Malta’s new mandatory mask-wearing rules make exceptions for “high intensity physical activity” but Charmaine Gauci has advised wardens that this only applies to jogging and cycling.
A woman has published an email from the Superintendent of Public Health that a warden showed her yesterday after fining her and a group of people for not wearing a mask while training near the Chalet, Sliema.
In the email, Gauci responded to a number of questions raised by wardens, who have been instructed to enforce the mask-wearing regulations along with police.
Asked about the kind of physical activities people can perform in public without masks and whether people can use open-air gym equipment without masks, Gauci said that only jogging and cycling are allowed without masks.
She also confirmed that people are allowed to take their masks off when they’re sitting down to eat or lighting a cigarette.
However, the woman who got fined warned confusion is reigning about these new mask rules and pledged to contest her fine.
“We were a group of eight people, keeping a two-metre distance from each other while training, and got fined for not wearing a mask,” she told Lovin Malta. “We told the warden that the law allows masks to be removed for high-intensity physical activity, but he referred to this email by Charmaine Gauci which said only jogging and cycling are allowed.”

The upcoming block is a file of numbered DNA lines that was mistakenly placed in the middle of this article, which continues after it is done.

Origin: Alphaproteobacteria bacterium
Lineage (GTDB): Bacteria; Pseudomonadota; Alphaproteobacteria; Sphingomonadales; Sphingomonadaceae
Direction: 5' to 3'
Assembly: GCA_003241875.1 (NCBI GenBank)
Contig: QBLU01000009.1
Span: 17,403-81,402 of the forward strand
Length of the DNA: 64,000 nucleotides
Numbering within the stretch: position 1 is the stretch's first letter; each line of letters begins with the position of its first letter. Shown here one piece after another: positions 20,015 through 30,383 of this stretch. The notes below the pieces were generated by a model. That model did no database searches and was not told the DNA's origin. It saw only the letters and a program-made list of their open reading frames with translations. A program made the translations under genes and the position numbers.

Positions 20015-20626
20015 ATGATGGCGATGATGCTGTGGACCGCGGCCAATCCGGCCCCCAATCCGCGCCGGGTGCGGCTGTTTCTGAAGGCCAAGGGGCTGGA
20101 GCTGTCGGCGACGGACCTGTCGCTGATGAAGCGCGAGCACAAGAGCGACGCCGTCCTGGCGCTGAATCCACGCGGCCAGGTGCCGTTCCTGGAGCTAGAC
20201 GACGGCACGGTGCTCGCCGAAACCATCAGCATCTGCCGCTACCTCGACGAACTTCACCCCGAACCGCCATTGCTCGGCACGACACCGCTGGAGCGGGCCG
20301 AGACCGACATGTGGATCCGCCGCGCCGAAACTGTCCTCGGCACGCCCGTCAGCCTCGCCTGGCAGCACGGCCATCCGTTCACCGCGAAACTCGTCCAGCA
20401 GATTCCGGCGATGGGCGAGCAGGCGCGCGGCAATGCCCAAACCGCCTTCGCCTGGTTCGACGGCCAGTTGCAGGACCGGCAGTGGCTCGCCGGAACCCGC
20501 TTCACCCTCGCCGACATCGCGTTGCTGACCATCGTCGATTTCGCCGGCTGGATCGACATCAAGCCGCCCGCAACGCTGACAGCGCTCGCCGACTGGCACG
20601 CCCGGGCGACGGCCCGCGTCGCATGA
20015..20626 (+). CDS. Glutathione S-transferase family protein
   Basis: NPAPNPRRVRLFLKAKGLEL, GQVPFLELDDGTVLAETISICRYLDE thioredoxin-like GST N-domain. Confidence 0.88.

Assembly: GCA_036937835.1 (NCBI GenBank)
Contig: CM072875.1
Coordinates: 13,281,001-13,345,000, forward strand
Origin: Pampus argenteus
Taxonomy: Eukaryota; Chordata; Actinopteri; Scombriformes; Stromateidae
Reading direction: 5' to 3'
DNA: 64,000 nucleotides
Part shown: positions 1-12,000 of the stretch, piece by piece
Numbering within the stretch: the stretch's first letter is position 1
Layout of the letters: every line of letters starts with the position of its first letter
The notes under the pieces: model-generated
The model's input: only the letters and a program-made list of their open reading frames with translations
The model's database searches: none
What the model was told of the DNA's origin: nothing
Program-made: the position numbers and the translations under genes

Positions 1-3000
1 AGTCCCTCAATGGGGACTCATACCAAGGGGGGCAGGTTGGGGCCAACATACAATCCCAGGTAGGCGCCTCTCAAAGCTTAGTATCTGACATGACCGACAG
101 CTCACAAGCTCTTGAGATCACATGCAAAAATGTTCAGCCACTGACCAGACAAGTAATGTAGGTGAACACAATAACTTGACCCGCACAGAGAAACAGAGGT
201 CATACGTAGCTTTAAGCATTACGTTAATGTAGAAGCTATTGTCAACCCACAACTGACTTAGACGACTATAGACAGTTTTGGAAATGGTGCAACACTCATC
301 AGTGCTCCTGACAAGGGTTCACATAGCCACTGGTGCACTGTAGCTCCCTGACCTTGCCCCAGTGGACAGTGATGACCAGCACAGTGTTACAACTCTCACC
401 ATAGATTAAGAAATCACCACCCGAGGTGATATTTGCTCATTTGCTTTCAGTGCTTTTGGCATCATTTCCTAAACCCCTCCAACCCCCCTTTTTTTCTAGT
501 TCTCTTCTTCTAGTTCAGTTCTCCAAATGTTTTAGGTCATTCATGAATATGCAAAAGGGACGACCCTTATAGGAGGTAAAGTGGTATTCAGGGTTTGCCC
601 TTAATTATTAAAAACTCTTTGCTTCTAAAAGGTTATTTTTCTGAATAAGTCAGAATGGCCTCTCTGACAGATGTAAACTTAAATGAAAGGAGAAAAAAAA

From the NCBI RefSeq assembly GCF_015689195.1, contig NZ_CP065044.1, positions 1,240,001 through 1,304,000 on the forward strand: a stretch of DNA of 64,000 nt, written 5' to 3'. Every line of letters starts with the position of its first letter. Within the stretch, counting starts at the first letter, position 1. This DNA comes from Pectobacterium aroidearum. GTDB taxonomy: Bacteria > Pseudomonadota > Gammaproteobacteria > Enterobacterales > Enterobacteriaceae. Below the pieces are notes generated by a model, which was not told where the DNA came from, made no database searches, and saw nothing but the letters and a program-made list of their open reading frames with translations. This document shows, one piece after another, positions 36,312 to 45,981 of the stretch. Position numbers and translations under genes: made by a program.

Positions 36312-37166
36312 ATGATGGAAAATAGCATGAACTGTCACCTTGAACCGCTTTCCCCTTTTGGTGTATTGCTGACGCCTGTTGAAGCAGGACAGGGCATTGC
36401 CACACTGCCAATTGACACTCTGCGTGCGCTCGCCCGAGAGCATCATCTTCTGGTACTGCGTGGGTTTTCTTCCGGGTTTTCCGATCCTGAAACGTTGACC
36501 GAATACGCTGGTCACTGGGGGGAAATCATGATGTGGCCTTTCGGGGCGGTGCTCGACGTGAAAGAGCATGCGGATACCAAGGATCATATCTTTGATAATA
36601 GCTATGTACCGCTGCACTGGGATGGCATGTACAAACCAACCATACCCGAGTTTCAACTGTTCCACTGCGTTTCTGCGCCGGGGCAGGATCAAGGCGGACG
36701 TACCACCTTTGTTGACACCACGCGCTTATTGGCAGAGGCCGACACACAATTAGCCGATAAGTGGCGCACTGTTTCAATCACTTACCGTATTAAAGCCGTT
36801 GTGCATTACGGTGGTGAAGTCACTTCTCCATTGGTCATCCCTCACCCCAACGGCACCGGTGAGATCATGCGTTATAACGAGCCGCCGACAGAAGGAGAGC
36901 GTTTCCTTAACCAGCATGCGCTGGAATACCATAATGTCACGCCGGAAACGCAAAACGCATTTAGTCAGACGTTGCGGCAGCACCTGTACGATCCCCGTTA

“Does this mean boxing, tennis and squash aren’t considered high intensity activities? It looks like it’s up to the wardens to decide if the speed you’re running at is high intensity too, because people are getting fined for power walking.”
She said she called up the police to clarify this point, but they weren’t sure and referred her to the 111 national COVID-19 helpline.
“The people at 111 told us that even yoga and stretching can be done without masks and now we’re totally confused. Not everybody is on the same page.”
She also warned that officials are “hunting” people, fining a runner for not putting his mask on when stopping to cross the road and even fining children for playing in the playground without masks.
“The WHO clearly states that children shouldn’t wear masks while playing in the playground because it can compromise their breathing. This situation is ridiculous.”
Malta started enforcing a mandatory mask-wearing law last Friday, with culprits liable to €100 fines, which will be reduced to €50 if it is paid before proceedings commence in front of the Commissioner for Justice.
However, there have already been several complaints that the authorities have been overzealous in their enforcement, such as by fining a man who went to Għar Lapsi for a late-night Sunday swim and was fined by police because he had left his mask in his car.
Lovin Malta has reached out to Health Minister Chris Fearne to clarify exactly what kind of physical activity can be carried out without a mask and whether people now need to wear a mask when exercising at the gym.